Now active-duty service members and their families can quickly and easily find and access the benefits of the USO through a free Apple or Android-compatible mobile application. Recently fielded and available through the Apple Store or Google Play, the award-winning mobile application makes it easy for service members and their dependents to find the nearest USO facility or program wherever they are or planning to go when traveling worldwide. The app also gives them insight to what will be there for them when they arrive and gives them an “express lane” for fast check-in.
The USO is a family of volunteers, sustained by the charitable contributions of millions of generous Americans who are united in the commitment to strengthen America’s service members by keeping them connected to the people, places and things they love. Acting as an extended family for service members every day, the USO performs countless acts of caring, comfort, connection and support at more than 200 locations around the world and continuously adapts to the needs of our men and women in uniform and their families.
The USO mobile application, the first-place winner of the 2017 Golden Bridge award for Non-Profit or Government Organizations, helps the service member throughout their journey with the military, from their first days in the military while onboarding at Military Entrance Processing Centers (MEPS) through their transition from military to civilian life. Throughout their military service, the mobile app helps them quickly find and navigate to the closest USO location. Once there, the application allows them to check in easily, getting them to the service or amenity of their choice quickly. After they have enjoyed their visit to the USO location or participated in a USO program, the application provides an optional short survey and feedback mechanism to give USO critical information to improve and better meet their needs. And as they begin their transition from military service to civilian life, the mobile app acts as the entrance to the USO PathfinderSMprogram. USO Pathfinder helps individuals in develop a clear transition plan and connects them with community networks and resources wherever they choose to call home.
For more information, contact email@example.com or go to the website.
New York City has seen dark times, but in the spring and early summer of 1776 the outlook was especially grim. The Revolutionary War was in its early, chaotic days, the British fleet sailed en masse toward the city, and in a desperate defensive measure, General George Washington ordered thousands of his Continental troops into lower Manhattan. Almost a third of the city's citizens fled, and Washington's filthy, untrained and undisciplined soldiers quartered themselves in the elegant houses left behind. They were hungry, cold and scared, and they numbed their fear with drink, gambling and prostitutes. They were about to face the greatest military force in the world, outgunned and outmanned, fighting for a country that hadn't been created yet.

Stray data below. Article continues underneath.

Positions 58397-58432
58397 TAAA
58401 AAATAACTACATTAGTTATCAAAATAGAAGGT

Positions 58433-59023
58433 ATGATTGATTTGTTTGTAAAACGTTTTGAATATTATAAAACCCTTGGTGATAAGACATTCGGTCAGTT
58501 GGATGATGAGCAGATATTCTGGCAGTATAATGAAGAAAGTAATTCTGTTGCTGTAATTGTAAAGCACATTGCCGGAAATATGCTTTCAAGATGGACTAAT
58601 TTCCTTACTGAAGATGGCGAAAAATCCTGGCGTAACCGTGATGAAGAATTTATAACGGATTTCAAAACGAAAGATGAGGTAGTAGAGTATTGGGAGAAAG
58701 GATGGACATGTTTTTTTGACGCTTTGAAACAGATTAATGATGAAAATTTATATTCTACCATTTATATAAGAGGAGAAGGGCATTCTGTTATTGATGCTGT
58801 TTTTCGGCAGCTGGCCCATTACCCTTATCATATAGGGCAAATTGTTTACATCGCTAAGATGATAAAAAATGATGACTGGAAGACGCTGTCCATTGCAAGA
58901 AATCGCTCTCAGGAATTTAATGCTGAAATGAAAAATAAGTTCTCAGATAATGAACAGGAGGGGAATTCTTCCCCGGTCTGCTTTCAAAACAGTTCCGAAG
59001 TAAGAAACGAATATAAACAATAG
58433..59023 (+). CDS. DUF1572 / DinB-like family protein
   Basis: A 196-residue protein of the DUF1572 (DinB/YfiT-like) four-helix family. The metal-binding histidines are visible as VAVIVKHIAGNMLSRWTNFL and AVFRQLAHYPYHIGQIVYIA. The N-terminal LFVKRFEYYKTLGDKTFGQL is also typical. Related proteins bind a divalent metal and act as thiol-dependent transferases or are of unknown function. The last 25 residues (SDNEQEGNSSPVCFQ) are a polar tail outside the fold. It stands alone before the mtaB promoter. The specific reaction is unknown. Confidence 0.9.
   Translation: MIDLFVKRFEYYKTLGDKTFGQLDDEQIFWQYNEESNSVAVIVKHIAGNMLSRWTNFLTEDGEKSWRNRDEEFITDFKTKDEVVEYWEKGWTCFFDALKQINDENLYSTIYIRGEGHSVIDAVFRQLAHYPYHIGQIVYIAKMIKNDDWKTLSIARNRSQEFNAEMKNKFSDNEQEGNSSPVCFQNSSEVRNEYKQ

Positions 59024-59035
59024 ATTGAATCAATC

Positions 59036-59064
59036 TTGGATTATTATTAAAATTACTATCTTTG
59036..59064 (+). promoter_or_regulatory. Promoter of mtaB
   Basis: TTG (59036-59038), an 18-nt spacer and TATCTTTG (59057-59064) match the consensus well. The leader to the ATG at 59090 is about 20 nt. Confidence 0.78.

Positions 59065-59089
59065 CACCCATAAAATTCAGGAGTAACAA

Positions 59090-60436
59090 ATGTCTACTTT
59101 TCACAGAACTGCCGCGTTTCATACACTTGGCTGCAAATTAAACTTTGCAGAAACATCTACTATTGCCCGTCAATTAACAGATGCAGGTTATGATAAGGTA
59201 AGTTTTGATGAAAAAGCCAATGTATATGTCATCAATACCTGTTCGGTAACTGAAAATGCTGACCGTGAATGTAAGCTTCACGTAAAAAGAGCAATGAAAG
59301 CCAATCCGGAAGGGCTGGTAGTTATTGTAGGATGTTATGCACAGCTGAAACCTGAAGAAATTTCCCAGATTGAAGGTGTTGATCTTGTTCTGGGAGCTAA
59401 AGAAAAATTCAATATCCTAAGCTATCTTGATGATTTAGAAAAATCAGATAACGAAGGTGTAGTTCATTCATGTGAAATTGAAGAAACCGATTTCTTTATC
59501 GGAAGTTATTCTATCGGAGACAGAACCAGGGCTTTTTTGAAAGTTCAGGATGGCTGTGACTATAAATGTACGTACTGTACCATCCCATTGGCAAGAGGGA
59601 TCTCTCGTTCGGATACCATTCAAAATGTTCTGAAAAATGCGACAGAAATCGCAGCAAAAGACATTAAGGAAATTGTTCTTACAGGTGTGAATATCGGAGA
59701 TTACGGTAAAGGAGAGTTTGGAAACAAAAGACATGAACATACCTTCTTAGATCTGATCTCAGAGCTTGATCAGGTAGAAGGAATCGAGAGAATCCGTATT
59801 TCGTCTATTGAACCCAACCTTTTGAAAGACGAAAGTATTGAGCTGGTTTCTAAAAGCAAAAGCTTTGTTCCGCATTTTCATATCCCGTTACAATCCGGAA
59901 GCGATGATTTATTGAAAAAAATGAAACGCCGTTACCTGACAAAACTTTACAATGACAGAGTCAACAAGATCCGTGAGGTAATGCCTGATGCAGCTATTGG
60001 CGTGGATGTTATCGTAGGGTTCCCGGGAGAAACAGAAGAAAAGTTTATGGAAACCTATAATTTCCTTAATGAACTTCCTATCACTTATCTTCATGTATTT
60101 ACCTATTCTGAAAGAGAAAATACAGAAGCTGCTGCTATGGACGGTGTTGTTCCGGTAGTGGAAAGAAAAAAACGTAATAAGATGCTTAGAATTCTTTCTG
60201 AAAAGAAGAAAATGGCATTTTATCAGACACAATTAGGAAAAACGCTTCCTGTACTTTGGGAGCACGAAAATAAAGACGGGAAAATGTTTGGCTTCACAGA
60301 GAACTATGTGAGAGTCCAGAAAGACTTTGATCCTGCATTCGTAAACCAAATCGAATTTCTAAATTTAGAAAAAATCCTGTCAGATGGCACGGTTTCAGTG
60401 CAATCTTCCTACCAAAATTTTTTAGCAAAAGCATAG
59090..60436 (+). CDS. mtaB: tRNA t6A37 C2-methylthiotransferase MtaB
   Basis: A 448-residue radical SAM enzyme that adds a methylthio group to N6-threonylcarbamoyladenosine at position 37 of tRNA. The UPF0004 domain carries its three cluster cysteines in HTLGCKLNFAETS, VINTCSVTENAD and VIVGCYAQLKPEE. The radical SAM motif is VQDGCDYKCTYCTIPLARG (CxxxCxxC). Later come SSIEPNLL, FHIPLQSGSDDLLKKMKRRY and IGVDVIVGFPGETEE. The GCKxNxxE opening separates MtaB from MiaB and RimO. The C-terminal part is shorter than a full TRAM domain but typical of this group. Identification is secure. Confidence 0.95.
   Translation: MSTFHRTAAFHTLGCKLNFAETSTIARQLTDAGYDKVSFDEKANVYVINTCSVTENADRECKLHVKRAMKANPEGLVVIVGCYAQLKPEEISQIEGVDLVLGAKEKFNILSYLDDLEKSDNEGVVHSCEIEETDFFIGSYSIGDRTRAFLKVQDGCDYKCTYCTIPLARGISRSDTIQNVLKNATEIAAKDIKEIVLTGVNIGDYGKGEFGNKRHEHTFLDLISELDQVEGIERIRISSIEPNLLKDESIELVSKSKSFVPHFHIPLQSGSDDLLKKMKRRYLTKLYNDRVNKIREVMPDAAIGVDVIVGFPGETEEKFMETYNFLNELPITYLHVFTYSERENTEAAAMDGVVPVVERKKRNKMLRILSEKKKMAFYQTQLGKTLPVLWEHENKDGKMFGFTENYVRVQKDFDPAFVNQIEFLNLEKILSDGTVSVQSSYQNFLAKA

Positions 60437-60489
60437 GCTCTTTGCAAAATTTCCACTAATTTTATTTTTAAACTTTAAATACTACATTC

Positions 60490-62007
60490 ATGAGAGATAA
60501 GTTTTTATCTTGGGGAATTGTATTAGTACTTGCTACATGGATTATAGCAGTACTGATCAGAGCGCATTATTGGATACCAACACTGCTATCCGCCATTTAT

In hindsight, America's victory against the British seems like one of history's inevitabilities, but in the beginning it was anything but. And had a small group of pro-British conspirators had their way, the Glorious Cause might have lost its essential leader — George Washington — to imprisonment, execution or assassination.
Sen. Jack Reed, D-R.I., left, and Sen. Lindsey Graham, R-S.C., center, members of the Senate Armed Services Committee, are disagreeing with President Donald Trump's sudden decision to pull all 2,000 U.S. troops out of Syria, during a news conference at the Capitol in Washington, Thursday, Dec. 20, 2018. (Associated Press/J. Scott Applewhite)
Sen. Lindsey Graham essentially laid the deaths of the unknown number of U.S. soldiers killed in a suicide bombing in Manbij, Syria, on Wednesday at the feet of President Donald Trump during a hearing on Capitol Hill, Bloomberg News reports.
Soldiers, family and community gathered in Morehead City to render honors and witness the transfer and memorial of U.S. Army Sgt James Slape Nov. 9-11, 2018. Slape will hold a temporary resting place in Morehead City before ultimately moving to Arlington Cemetery. Slape supported Operations Resolute Support and Freedom Sentinel in Afghanistan. (U.S. Army National Guard Photo by Staff Sgt Leticia Samuels, North Carolina National Guard)
An ISIS suicide bomber killed and wounded an unknown number of American soldiers in Manbij, Syria, on Wednesday.